Circle of Safety
I read somewhere that the key to victory is a strong team. Not the ambition to search for riches, or the hunger to receive glory. It is not in the halls of fame that tell us how these heroes sacrificed --their blood, sweat, and tears spent for the job at hand.
Taking a risk and seeing failure on the other end is a big obstacle to survive. Most of your time is spent understanding why you let yourself do it in the first place. The people around you offer their sweet condolences --thinking that they are being kind and constructive. But no matter the intention, it becomes a session of fear and doubt, a moment to really cower in self stupidity. "How did I let this happen to myself??"
Though I feel exposed as an individual that has no thread of common sense, I do not let that tangle me. I have felt a part of myself harden because of my set-back, a part of my psyche that used to allow things to just happen to me. The wisdom that I have been blessed to carry far outweigh any benefits of "playing it safe" would have gotten me.
I have a degree in both Film Production and Business Administration. Two college degrees should be accolades that one should be able to tote around any place and get what is need in life; no questions asked.
That is a fool's errand --to think that by wearing your achievements as titles on your chest makes you deserving of success and wealth. If anything, being a college graduate is only the beginning of your true education; the pursuit for knowledge only begins with a strong foundation.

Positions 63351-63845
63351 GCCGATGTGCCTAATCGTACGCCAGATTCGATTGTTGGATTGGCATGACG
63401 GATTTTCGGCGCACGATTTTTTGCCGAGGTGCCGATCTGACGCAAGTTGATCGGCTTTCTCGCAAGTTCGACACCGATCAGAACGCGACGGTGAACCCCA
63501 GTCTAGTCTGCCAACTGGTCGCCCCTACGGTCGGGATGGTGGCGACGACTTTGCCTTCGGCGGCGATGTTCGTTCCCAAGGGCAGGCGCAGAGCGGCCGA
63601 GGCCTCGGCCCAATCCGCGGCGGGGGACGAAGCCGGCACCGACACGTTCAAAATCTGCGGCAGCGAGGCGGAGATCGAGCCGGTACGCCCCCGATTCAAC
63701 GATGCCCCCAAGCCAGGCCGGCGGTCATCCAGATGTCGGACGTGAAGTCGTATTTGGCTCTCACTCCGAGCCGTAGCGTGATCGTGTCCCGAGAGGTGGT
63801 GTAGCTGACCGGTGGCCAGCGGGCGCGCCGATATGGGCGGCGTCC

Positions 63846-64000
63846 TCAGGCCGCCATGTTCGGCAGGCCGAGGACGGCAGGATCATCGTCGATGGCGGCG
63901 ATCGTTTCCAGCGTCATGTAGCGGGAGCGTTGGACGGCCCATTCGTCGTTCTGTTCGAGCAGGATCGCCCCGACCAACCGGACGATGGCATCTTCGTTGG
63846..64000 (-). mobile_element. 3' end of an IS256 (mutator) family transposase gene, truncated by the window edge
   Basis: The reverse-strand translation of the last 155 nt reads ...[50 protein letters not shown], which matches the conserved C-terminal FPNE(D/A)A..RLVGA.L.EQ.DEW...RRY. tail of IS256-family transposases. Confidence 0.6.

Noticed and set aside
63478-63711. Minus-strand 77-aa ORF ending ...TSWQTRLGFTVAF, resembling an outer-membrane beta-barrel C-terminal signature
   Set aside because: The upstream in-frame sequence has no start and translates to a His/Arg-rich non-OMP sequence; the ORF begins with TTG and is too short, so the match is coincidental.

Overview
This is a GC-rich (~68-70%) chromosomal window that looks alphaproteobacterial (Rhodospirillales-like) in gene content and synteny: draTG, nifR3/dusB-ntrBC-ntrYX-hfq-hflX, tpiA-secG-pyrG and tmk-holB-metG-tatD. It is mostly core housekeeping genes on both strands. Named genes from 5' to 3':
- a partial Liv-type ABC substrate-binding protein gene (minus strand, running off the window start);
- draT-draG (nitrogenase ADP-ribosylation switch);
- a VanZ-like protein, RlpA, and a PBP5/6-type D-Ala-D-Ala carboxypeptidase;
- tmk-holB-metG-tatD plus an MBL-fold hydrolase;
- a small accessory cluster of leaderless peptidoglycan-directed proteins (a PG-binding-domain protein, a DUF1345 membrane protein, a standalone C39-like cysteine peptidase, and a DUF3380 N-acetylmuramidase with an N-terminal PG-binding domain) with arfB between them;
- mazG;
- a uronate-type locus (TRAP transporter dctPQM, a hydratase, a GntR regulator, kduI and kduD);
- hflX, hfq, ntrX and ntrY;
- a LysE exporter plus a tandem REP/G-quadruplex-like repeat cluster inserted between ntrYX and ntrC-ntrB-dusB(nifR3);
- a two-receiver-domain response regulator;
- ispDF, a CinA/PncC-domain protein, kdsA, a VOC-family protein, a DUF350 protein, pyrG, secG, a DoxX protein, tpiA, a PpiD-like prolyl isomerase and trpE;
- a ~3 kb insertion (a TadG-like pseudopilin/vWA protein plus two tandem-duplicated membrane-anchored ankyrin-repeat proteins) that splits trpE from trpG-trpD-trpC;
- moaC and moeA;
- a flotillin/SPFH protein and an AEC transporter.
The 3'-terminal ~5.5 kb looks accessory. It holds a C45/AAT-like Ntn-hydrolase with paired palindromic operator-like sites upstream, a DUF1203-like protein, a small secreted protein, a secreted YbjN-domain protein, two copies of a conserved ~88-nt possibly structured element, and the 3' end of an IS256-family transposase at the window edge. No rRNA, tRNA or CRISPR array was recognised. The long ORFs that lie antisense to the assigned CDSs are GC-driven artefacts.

The real show is after you walk the stage.
And in my first forray into the real world, I decide to roll the dice on a business start up. I was excited and full of hope, excited for the moment when I can take charge of my life and tell my own story. This was my time for me to take what I believed was mine.
I don't know if anyone has ever told you about starting a business, but its really....A LOT OF HARD WORK!!!
The saying "its not a sprint, its a marathon," really could not encapsulate the feeling of being at the helm of a small company. I've had jobs before, but in no way was I able to work as hard as I did when I was working on a start up. And what's worse than working for a start-up, is working for one that is dreadfully disorganized. That is a pain party that will crush you if you're not ready for it.
I leave the details of what I experienced and how I learned from them in future posts. Otherwise, you'll be reading for another ten hours! The best lesson I learned from it is the power of having a strong team at your core, and how the bonds of trust will let anyone who is outnumbered survive. A circle of safety is real, once you find it.
Be humble to those around you and work to cooperate with one another. Having a common goal is a powerful motivator that gets anyone through the desert valley.